Chaining Hash Tables (in C)

This is a discussion on Chaining Hash Tables (in C) within the C Programming forums, part of the General Programming Boards category; I'm looking to make an array, and chaining duplicate hash values into a link list. I'm just unsure how to ...

  1. #1
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    Chaining Hash Tables (in C)

    I'm looking to make an array, and chaining duplicate hash values into a link list. I'm just unsure how to start with the structs, could anyone help? The problem is i don't noe where to put the headPtr for each array element Thanks.

    i.e for a 2d link list i wud have done

    Code:
    typedef struct *list PtrList
    typedef struct *list2 PtrList2
    
    typedef struct list2
    {
       PtrList2 next;
    
    
    tyepdef struct list
    {
      PtrList next;
      PtrList2 head;
    }
    
    typedef struct overall
    {
       PtrList head;
    }

  2. #2
    {Jaxom,Imriel,Liam}'s Dad Kennedy's Avatar
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    You'd only need one struct. It is okay to have something in your struct that you don't use in one place, but do in another.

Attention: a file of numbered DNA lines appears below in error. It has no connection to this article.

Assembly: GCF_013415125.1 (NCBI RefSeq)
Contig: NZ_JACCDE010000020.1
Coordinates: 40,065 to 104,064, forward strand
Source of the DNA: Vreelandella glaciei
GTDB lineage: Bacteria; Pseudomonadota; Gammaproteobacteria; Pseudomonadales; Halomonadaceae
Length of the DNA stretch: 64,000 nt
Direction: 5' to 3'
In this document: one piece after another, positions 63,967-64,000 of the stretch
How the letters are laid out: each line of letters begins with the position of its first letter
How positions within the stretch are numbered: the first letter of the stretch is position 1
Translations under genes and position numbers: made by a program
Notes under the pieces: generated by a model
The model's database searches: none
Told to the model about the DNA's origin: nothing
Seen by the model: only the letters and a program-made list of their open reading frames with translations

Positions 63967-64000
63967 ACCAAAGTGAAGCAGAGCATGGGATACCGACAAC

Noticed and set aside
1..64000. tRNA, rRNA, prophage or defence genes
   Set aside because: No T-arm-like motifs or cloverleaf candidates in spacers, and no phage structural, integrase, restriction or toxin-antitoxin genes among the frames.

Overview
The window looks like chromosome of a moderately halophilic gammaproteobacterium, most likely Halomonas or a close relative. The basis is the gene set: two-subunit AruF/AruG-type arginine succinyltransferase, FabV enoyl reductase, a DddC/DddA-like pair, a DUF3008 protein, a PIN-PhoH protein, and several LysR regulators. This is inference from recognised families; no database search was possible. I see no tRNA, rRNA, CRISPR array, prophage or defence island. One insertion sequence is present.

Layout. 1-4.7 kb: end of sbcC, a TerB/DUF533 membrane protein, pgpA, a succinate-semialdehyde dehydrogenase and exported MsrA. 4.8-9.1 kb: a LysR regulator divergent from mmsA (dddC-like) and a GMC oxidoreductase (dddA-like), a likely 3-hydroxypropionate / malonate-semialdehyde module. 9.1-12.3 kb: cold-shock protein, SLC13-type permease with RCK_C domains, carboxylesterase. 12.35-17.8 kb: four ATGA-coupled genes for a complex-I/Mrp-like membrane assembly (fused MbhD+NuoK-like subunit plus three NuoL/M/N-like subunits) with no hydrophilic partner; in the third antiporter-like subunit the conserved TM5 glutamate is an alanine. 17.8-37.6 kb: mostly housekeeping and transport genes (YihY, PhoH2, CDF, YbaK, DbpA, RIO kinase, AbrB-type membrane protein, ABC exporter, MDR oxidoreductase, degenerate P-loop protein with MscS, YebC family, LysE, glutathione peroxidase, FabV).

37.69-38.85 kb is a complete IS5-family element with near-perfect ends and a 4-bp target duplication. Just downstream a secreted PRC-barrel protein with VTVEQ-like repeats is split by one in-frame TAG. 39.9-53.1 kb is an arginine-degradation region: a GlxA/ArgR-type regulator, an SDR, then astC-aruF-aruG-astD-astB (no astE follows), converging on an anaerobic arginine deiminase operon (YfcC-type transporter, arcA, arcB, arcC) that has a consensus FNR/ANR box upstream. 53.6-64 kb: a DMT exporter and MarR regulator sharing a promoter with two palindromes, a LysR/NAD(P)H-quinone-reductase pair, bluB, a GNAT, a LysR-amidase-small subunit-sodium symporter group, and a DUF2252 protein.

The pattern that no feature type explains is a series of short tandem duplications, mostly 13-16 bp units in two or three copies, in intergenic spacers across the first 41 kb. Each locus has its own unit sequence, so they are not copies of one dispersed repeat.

3. #3
    Code Goddess Prelude's Avatar
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    >The problem is i don't noe where to put the headPtr for each array element
    Something like this I would imagine:
    Code:
    struct node {
      void *data;
      struct node *next;
    };
    
    struct node *table[SIZE];
    My best code is written with the delete key.

  4. #4
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    Thanks, but I still can't pictuer it

    could you maybe expand slightly on it. thanks

  5. #5
    Code Goddess Prelude's Avatar
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    >Thanks, but I still can't pictue it
    A chained hash table is nothing more than an array of linked lists. Any simpler and you have either an array or a linked list.

    >could you maybe expand slightly on it
    I already have here.

    >and maybe do it in my coding type of styling
    That I won't do. Learning to read read code is just as important as learning to write it.
    My best code is written with the delete key.

  6. #6
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    ok..thanks alot...will try my best

  7. #7
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    I can't seem to get it working.

    Code:
    typedef struct abc* abcPtr;
    
    .....etc
    
    typedef struct abc
    {
       defPtr head;
    }abcType;
    
    
    
    typedef struct overall
    {
        abcPtr array[20];
    } overallType

  8. #8
    ATH0 quzah's Avatar
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    You're making this way too complicated. Just make an array of linked lists. Hash to see what bucket to drop it in, put it in that list.
    Code:
    struct node *ptr; /* one list */
    struct node *array[ SIZE ]; /* many lists */
    Of course I very very rarely typedef, because they almost never improve readability. The only exception I've ever found is when dealing with function pointers.


    Quzah.
    Hope is the first step on the road to disappointment.